To achieve further insight into the phylogeographic distribution of M33c, mtDNA variants (mainly from the control region) of an additional 32,474 Eurasian individuals were analyzed, so that the total number of Eurasian mtDNAs considered here was 55,595. As shown in Table 1, besides the 14 Ashkenazi Jewish M33c lineages, an additional 38 M33c mtDNAs (with the specific control-region motif showing transitions at positions 16111, 16223, 16235 and 16362) were pinpointed, among which 34 are from China, 2 from Vietnam and 1 from Thailand, with the remaining individual most likely from Europe but with ambiguous ancestry. Thus, despite the restricted distribution of M33a, M33b and M33d in South Asia, it is most likely that M33c originated, or at least differentiated, in eastern Asia. This notion receives clear support from the median network, in which virtually all of the diversity of this haplogroup is observed in China (Figure 1).

Figure 1

Median-joining network of haplogroup M33c.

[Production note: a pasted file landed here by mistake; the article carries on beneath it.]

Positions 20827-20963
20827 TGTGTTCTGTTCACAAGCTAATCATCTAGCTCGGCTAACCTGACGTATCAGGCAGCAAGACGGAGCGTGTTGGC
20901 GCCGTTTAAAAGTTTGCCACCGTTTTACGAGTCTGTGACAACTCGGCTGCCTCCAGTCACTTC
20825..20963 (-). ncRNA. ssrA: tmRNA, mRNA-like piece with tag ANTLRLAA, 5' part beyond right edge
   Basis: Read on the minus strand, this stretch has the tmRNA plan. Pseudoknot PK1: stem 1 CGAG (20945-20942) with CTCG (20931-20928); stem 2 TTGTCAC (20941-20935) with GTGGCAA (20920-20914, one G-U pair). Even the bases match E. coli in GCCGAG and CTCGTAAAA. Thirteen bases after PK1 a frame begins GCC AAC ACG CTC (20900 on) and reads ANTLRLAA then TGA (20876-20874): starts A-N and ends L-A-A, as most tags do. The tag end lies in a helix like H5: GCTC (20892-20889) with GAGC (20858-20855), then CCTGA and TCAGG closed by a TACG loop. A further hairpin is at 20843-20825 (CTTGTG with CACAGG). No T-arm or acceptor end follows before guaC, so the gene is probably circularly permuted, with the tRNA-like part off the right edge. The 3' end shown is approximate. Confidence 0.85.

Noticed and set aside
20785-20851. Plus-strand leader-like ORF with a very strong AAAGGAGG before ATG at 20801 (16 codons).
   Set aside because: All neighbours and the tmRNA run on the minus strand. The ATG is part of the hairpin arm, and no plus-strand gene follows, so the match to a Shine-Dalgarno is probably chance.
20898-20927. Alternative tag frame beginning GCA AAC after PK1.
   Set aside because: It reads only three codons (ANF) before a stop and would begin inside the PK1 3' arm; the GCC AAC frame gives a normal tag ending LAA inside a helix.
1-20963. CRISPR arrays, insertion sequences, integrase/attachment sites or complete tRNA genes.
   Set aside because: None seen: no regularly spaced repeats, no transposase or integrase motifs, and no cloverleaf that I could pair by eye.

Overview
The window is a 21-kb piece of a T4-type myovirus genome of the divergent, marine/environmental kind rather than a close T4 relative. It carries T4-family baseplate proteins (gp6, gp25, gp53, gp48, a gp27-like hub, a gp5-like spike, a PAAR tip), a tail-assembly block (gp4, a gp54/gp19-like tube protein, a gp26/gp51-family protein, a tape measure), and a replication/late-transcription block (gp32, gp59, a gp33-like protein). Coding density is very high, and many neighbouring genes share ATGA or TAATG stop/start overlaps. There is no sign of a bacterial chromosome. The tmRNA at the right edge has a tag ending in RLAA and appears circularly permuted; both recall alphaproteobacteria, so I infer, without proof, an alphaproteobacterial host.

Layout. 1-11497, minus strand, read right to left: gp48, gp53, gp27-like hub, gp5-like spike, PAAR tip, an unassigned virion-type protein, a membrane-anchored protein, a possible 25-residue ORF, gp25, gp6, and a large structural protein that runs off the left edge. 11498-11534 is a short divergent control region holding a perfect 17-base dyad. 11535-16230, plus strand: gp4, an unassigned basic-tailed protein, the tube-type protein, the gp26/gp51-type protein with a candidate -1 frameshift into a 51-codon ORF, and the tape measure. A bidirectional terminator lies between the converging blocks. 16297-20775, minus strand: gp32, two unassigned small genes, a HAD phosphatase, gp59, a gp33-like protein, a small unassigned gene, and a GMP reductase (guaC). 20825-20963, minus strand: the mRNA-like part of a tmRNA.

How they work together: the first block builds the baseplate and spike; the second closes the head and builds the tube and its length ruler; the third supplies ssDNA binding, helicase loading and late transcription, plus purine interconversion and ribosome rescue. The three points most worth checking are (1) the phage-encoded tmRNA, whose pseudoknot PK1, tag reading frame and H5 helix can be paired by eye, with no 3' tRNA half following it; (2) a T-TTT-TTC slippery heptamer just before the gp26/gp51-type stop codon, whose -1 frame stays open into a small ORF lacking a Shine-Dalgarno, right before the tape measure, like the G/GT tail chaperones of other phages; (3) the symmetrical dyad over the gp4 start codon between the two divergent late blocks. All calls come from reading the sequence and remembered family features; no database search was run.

The median-joining network is reconstructed on the basis of mtDNA hypervariable segment I (HVS-I) variation. The sampling locations are shown by different colors in the map. Transversions are highlighted by adding suffixes “A”, “C”, “G” and “T”. The prefix @ designates back mutation, whereas recurrent variants are underlined. * denotes that this individual's whole-mtDNA genome information is shown on the phylogenetic tree. The size of the circle is in proportion to the number of individuals. The geographic locations are abbreviated as follows: CHS (Hunan or Fujian), GD (Guangdong), GX (Guangxi), GZ (Guizhou), HN (Hunan), JL (Jilin), JS (Jiangsu), SC (Sichuan), SN (Shaanxi), Thai (Thailand), Viet (Vietnam) and YN (Yunnan). Note: M33c individuals in Europe. M33c individuals in Asia. M33a, M33b or M33d individuals. Sampling locations of all the other samples considered in this study. The map was created by the Kriging algorithm of the Surfer 8.0 package. More details regarding the populations are displayed in Supplementary Table S1.